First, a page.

Dr. John Byrne, of Brooklyn, N. Y., gives a practical paper on amputation and excision of the cervix uteri, their indications and methods. The term excision he restricts to the removal of comparatively small portions of the cervix in contradistinction to the term amputation, by which he would imply the entire removal of an hypertrophied or diseased cervix. In speaking of the means used for the amputation or excision of the cervix, the author shows a decided preference to the use of the galvanic cautery ; seven cases are reported with encouraging success;


an interesting discussion on this paper follows, and we have the opinion of Dr. Scott, of the Women's Hospital, San Francisco, Dr. Byford, of Chicago, Dr. Goodell, of Philadelphia, and Dr. Noeggerath, of New York.

We next have a report on the corpus luteum, from the pen of Dr. John C. Dalton, of New York. . It appears that at the meeting of the society, held in 1876, Dr. Dalton was invited to prepare a report on this subject, and through the coöperation of a number of medical friends he obtained in good condition thirty-two pairs of ovaries, at various periods after menstruation, and after delivery the first ten cases reported, illustrated the growth and retrogression of the corpus luteum as connected with the menstrual period. Then we have the record of six cases in which the condition of the ovaries is described after menstruation had been suspended for several months or years. These cases, the author informs us, serve to illustrate the negative history of the corpus luteum in its relations with menstruation. The ensuing five cases illustrate certain irregularities and marked deviations in the corpus luteum of menstruation, and the remaining cases illustrate the appearance of the corpus luteum of pregnancy and after delivery; this paper is illustrated with twelve coloured lithographs.

Dr. G. H. Bixby, of Boston, gives a translation of a paper by Dr. Otto Spiegelberg, on the pathology and treatment of puerperal eclampsia. This is followed by a paper on dilatation of the cervix uteri for the arrest of hæmorrhage, by Dr. G. H. Lyman, of Boston. There are three short papers, one by Dr. Skene, on the principles of gynoecological surgery applied in obstetric operations, another, researches on the mucous membrane of the uterus, by Dr. Engelmann, and a third on the necessity of caution in the use of chloroform during labour, by Dr. W. T. Lusk. In this paper the author assigns five reasons why chloroform is objectionable. 1st. If carried to complete loss of consciousness, it sometimes weakens uterine action, or may suspend it altogether. This may possibly follow, but we should think it exceptional. Uterine action may, as a first effect, be weakened, but we cannot call to mind any case where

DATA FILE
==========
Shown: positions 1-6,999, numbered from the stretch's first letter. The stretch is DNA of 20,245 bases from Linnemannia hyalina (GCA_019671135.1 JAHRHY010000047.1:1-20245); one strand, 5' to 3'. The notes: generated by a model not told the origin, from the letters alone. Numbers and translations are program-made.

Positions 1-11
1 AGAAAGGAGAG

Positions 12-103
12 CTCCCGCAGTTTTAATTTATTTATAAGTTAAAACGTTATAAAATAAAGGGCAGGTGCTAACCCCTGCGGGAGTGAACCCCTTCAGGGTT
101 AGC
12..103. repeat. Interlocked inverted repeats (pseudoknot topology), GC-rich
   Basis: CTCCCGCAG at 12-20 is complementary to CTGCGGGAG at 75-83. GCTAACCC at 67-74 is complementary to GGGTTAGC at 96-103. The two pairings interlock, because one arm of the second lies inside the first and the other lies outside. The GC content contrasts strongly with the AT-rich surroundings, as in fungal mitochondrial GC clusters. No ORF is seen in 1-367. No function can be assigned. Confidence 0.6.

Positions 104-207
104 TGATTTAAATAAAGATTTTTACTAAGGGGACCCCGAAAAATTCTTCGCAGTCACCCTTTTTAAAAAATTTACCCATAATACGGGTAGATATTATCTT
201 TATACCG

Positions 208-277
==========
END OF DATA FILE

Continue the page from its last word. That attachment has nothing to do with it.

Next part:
it has been totally suspended during the parturient act. In the third proposition the author denies that patients in labour enjoy any absolute immunity from the pernicious effects of chloroform. Fourthly, the author holds that the anæsthetic ought not to be given in the third stage, as he remarks, the relative safety of chloroform in parturition ceases with the birth of the child. In this we fully agree. The chief objection to our mind to the use of chloroform, is a decided tendency to post partum hæmorrhage as following its employment. It appears to influence injuriously the contractile power or tone of the muscle of the uterus, and in our experience post partum hæmorrhage is very apt to follow

its use.

This fact was long since pointed out, and in all cases in which chloroform has been freely administered, the accoucheur should always use more than ordinary precautions against this result which is so apt to follow, as undoubtedly the anæsthetic tends to produce uterine relaxation.

The next paper is by Dr. Van de Warker, on the present status of the intra uterine stem in the treatment of flexions of the uterus. This paper is fully discussed, the discussion being participated in by all the leading gynoccologists present. A case of vaginal ovariotomy is reported by Dr. Goodell. This is followed by a paper from Dr. Robert Battey, entitled, “ Is there a proper field for Battey's operation ?As our readers are aware, Dr. Battey proposes the removal of the ovaries while still functionally active, as a means of relieving certain conditions, and he offers the following propositions: He would practice removal of the ovaries—1st. “ In those cases of absence of the uterus, in which life is endangered or health destroyed by reason of the deficiency.” 2nd. “In cases when the uterine cavity or vaginal canal has been obliterated and cannot be restored by surgical means. If grave symptoms are present, the removal of the ovaries becomes a last and only resort, and may be hopefully invoked in the case.” 3rd. “ In cases of insanity or confirmed epilepsy, dependent on uterine or ovarian disease.” 4th. “In cases of long protracted physical and mental suffering, dependent on monthly nervous and vascular